By now aware that the “silly idea” wasn’t going to rest, Jane insisted that Coca-Cola would never take one bottle out of every crate. Instead she suggested that they create small containers which would fit neatly in the excess space between the necks of the Coca-Cola bottles. This debate went on for several weeks but eventually Simon conceded that his wife was probably right (again). The idea of these containers, now coined ‘AidPods’, firmly re-ignited Simon’s vision and he decided to set up a Facebook group called ‘Let’s talk to Coca-Cola about Saving the World’s Children’. Attracting instantaneous interest, Web 2.0 proved its power and they quickly gathered a following of likeminded people.
Within a month of setting up the group, Simon made an all-important move on the BBC Radio 4 website. He wrote his plea to Coca-Cola on the listeners’ forum and rallied everyone he knew to comment. As he had hoped, his story was picked up by a live radio show, the much loved PM Programme hosted by Eddie Mair[iv]. In what went on to become a ‘Highlight of the Year’ for Radio 4, Eddie pulled out all the stops for this alternative feature. Eve Graham, the lead singer from the New Seekers who sang the original Coca-Cola jingle, was convinced to broadcast a re-make of the tune with a new set of lyrics:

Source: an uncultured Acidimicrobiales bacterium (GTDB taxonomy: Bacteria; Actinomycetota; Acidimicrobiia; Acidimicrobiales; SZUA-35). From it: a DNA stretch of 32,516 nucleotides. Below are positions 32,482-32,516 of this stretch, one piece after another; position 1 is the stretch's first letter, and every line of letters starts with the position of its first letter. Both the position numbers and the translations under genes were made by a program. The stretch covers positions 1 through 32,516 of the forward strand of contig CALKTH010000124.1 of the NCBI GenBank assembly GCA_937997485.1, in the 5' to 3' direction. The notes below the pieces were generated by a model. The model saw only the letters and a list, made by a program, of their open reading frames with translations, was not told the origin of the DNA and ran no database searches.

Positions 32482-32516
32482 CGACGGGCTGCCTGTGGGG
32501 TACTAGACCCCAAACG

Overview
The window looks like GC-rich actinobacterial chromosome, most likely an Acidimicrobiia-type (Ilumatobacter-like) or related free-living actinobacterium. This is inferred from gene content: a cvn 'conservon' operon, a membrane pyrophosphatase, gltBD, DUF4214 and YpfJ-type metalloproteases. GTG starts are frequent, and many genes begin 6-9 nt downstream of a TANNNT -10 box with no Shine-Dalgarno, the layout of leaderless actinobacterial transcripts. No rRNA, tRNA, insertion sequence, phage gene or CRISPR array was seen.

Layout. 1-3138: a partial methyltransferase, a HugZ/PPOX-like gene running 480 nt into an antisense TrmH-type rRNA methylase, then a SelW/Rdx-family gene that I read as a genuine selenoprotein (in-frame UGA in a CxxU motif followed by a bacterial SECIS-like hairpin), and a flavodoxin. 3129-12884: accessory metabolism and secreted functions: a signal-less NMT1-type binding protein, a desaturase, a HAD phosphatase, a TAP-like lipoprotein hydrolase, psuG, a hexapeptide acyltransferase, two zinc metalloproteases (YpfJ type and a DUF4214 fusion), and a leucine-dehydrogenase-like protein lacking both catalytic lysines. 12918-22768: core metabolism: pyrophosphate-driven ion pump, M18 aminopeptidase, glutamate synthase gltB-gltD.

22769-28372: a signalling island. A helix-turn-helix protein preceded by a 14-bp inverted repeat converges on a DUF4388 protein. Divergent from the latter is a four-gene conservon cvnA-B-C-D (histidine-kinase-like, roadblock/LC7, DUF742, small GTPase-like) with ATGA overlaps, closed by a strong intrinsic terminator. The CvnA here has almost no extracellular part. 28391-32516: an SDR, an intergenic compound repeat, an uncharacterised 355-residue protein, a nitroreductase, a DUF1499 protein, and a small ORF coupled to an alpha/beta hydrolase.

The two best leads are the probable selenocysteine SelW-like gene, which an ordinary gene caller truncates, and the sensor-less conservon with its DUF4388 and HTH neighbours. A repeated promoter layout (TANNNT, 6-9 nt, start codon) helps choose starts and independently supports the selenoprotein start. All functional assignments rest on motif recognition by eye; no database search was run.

I’d like to fix those Burmese homes
Give poverty the shove
Grow sustainable trees, give aid with ease
And show Africa some love
I’d like to reach the world and bring
It perfect harmony
I’d like to reach its outstretched arms
But I need a company
We need them today
They’re the real thing
And at long last this provoked a response from Salvatore Gabola, Global Director Stakeholder Relations at Coca-Cola:
“This is an extraordinarily interesting discussion. And it is one which goes to the heart of the key question of how we can make better use of the successes of business to serve the development needs of the world in general and of Africa in particular… Together I hope we can come up with the right solutions. And I am happy to have a chat on this subject with Simon in the near future.”
“Finally”, Simon thought, “we’re in!” So he went back to his Facebook group and pledged that once they had 1000 members, he would pick up the phone to Coca-Cola. “That happened quite quickly”, Simon said modestly. After years of being shunned, Simon was exceedingly chuffed to find that Salvatore Gabola was more than happy to hear from him.
In the three years since then Simon and Jane have quit their day jobs and spent their time building on this foot in the door. They have developed every aspect of their business plan – the design and contents of their AidPods, their key partners and distribution model and their fundraising strategy. They have justifiably rebranded their “silly idea” as a superb solution to the provision of accessible medical aid across Africa, and in 2009 they set up ColaLife, a social business-come-charity. To summarise their latest approach:
AidPod design & contents